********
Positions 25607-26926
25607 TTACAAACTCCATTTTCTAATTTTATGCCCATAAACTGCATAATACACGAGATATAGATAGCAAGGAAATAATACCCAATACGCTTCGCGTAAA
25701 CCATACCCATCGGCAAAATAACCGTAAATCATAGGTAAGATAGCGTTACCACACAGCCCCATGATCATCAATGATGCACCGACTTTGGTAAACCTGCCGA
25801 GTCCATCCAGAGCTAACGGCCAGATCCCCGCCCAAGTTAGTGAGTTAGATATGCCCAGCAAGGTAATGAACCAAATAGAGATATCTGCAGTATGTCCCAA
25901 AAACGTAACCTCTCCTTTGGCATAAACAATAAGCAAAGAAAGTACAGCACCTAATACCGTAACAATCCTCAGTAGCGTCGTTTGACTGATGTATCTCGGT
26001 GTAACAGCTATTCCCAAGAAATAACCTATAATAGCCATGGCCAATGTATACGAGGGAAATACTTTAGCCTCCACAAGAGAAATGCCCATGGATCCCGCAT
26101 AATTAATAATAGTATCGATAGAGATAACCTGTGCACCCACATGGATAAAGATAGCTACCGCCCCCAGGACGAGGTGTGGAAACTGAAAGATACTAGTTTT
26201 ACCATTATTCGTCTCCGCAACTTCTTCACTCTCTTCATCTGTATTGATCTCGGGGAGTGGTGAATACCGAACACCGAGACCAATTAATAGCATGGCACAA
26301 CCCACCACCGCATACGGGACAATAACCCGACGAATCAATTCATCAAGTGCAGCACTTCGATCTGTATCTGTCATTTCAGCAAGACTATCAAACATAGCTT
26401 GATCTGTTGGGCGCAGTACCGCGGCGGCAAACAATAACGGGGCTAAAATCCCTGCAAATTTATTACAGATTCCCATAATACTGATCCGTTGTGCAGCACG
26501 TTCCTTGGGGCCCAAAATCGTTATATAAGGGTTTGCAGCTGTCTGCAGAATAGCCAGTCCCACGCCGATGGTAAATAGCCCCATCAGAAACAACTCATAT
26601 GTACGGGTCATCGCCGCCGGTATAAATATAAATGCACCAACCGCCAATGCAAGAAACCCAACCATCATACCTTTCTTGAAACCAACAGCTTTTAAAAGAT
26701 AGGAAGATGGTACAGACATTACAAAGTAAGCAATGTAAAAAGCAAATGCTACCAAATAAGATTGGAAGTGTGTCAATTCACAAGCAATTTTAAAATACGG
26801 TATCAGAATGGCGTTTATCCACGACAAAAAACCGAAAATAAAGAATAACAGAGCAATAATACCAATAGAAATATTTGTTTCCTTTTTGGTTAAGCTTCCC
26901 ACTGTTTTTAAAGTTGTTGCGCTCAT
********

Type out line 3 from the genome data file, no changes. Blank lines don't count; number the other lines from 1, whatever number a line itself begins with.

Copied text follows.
25701 CCATACCCATCGGCAAAATAACCGTAAATCATAGGTAAGATAGCGTTACCACACAGCCCCATGATCATCAATGATGCACCGACTTTGGTAAACCTGCCGA